A Garden of Demons
by Edward Hower
Ontario Press Review, 2003 / ISBN 0865381062
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Modern terrorism, like ancient beliefs in spirits and ghosts, thrives in lush, beautiful Sri Lanka, the setting of Edward Hower's new novel, A Garden of Demons. There Lila, a gifted half-American girl, begins to see her once-idyllic world in new ways when her Uncle Richard, just out of prison in the States, joins her family on a visit. Though he seeks peace in her parents' jungle nature sanctuary, Richard must instead help them to confront the dangers which threaten to destroy their home and, with frightening intensity, put an end to Lila's innocence.
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Reviewed by Denise Hoover
Jan. 1, 2003
In Sri Lanka in 1998, young Lila lives in what would be considered paradise. Her American mother and Sri Lankan father, a landowner committed to creating a nature preserve on his part of a plantation to protect rare plants and animals, dote on her. But when Lila's American uncle comes to visit, it becomes obvious that their sense of safety in the face of civil war and terrorist acts is an illusion. Her father's dream is hopeless, more a metaphor for what he hopes for his family than a realizable reality, and his method of gaining government support is dangerously naive. Meanwhile Lila sees the world through an artist's eyes, and her work reflects the increasing clarity of her vision. The author is an artist as well, using language to make the jungle come alive, as he powerfully depicts beautiful colors, sights, and smells as well as the strain and stink of blood and explosives. Hower's novel offers a moving and important glimpse into a part of the world rarely seem, although its traumas are all too common.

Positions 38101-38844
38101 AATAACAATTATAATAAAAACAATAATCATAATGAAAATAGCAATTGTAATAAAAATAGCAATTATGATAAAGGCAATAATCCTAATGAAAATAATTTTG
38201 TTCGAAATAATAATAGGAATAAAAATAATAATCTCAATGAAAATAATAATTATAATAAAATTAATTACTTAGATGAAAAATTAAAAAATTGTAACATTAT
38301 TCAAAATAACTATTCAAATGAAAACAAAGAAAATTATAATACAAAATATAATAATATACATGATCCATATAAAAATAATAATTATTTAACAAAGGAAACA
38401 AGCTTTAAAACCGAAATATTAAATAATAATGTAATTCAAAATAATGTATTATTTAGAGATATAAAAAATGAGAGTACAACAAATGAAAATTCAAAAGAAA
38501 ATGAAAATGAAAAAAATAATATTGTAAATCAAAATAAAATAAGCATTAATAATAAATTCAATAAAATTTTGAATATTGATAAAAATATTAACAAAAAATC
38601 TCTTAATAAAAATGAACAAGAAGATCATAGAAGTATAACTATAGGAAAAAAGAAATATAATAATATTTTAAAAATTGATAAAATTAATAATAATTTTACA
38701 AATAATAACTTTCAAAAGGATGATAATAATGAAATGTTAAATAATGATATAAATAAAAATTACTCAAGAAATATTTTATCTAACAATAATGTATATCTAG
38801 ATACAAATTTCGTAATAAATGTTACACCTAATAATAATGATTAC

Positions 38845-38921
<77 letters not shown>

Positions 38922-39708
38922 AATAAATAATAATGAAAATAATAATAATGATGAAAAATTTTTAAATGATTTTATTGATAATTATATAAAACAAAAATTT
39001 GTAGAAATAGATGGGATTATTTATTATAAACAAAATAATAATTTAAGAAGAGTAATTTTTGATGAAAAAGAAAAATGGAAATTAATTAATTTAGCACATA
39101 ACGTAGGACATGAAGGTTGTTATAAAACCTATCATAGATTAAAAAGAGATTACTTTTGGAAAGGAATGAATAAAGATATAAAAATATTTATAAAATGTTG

The time-frame of Edward Hower's new novel is condensed to the few months in Lila Gunesekera's twelfth year, when her Uncle Richard comes to visit from America and everything at home begins to go horribly awry. Home is Sri Lanka, where Lila's American mother, Sue, and her Sri Lankan father, Derek, have a plantation that they are turning into a wildlife sanctuary. The time is 1998, and the Tamil Tigers are fighting the government for their own independent country in the north. The sanctuary is to be a safe place, where no killing of any sort is allowed: Derek's idealistic dream keeps him going, even though he is plagued by fears and migraines. As he converted to Christianity and his wife is foreign, he assumes that they will be immune. The idea of immunity and a naive belief in it are central to the book.
"Everybody knows the plantation's a nature sanctuary, a neutral place," Lila says at the beginning to Daya, their elderly sentry. "There's nothing here to interest any guerrillas.
"Daya isn't so sure. "I think it is a fine and beautiful idea," he said finally, "But the plantation should be pegged, just in case."
Pegging means hammering wooden pegs into the ground to keep demons away. Demons, guerrillas, the termites that eat their house, her father's mysterious head pains, the disappearance of her loved cat, Zelie - all these are things which Lila has to take on board, knowing already that nothing may be kept out, nothing may really be explained. She's a Sri Lankan girl, speaks Sinhalese, has a Tamil best friend, and she's used to the idea of demons and ghosts. But things begin to happen which build a sinister and fated atmosphere in her beloved home, and even the presence of her American uncle can't keep the sense of danger at bay.